4:21 What did you think about the offers from these three universities?
John wasn’t sure what a fair offer was for a PhD position in History. Generally, PhD students are shy about sharing their financial experiences. So he did research and his mentor from the University of Northern Colorado guided him in this process. He talked to other PhD students, who would say they had enough to live on or that they were struggling. He used the websites GradCafe and PhD Stipends. He got a sense of what people were being paid, including their health insurance and fees. From all of this information, he decided two offers were fair and worth considering.
Emily shares an important piece of advice for prospective PhD students is to do your research. Anonymous databases, like PhD Stipends, provide more transparency around these offers. But you should talk to current graduate students, because it’s one thing to look at the numbers, and another thing to get a feel for how it is to live on that amount.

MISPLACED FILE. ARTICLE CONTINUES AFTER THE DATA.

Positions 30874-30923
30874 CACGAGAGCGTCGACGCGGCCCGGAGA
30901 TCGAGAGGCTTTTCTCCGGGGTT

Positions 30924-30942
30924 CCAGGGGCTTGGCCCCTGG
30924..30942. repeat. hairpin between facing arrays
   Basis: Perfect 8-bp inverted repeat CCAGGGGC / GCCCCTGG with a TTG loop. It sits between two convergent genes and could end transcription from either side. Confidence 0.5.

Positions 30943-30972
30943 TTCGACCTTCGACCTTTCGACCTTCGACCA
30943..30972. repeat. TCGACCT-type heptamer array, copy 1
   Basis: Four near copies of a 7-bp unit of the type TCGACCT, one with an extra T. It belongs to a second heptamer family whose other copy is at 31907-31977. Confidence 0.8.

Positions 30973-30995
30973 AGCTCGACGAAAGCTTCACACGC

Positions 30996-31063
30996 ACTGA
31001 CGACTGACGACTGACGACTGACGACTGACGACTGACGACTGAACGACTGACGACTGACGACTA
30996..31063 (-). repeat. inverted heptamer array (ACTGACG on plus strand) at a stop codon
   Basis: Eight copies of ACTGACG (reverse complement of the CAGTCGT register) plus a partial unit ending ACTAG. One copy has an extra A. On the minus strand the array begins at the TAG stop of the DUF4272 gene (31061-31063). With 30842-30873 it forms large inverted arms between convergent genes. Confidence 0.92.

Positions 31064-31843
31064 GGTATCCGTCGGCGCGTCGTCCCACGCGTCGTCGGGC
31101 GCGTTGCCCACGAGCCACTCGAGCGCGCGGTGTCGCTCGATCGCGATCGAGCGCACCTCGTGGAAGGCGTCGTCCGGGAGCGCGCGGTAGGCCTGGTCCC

Further Reading: How to Read Your PhD Program Offer Letter
7:54 How did you initiate the negotiation process for your PhD stipend offers?
John negotiated his stipend offers during his interviews. He went to visit two universities in person for interviews, and had a virtual interview a University 3. His first interview was at University 2. During the visit, they have an itinerary and fully scheduled day. The experience is like a whirlwind. He prepared a set of questions for faculty members and set of questions for Graduate Director. With the Graduate Director, he talked about the PhD program as a whole to get their insight. Then he directly asked the Graduate Director if there is any other money available, such as other fellowships, and explained that he has other offers with higher financial value. The Graduate Director is the one that can control the money. The faculty can only put in good word on a student’s behalf. So as a prospective PhD student, you should know who you can talk to and know who you can negotiate with. You don’t need to be afraid to ask tough questions about financial aid.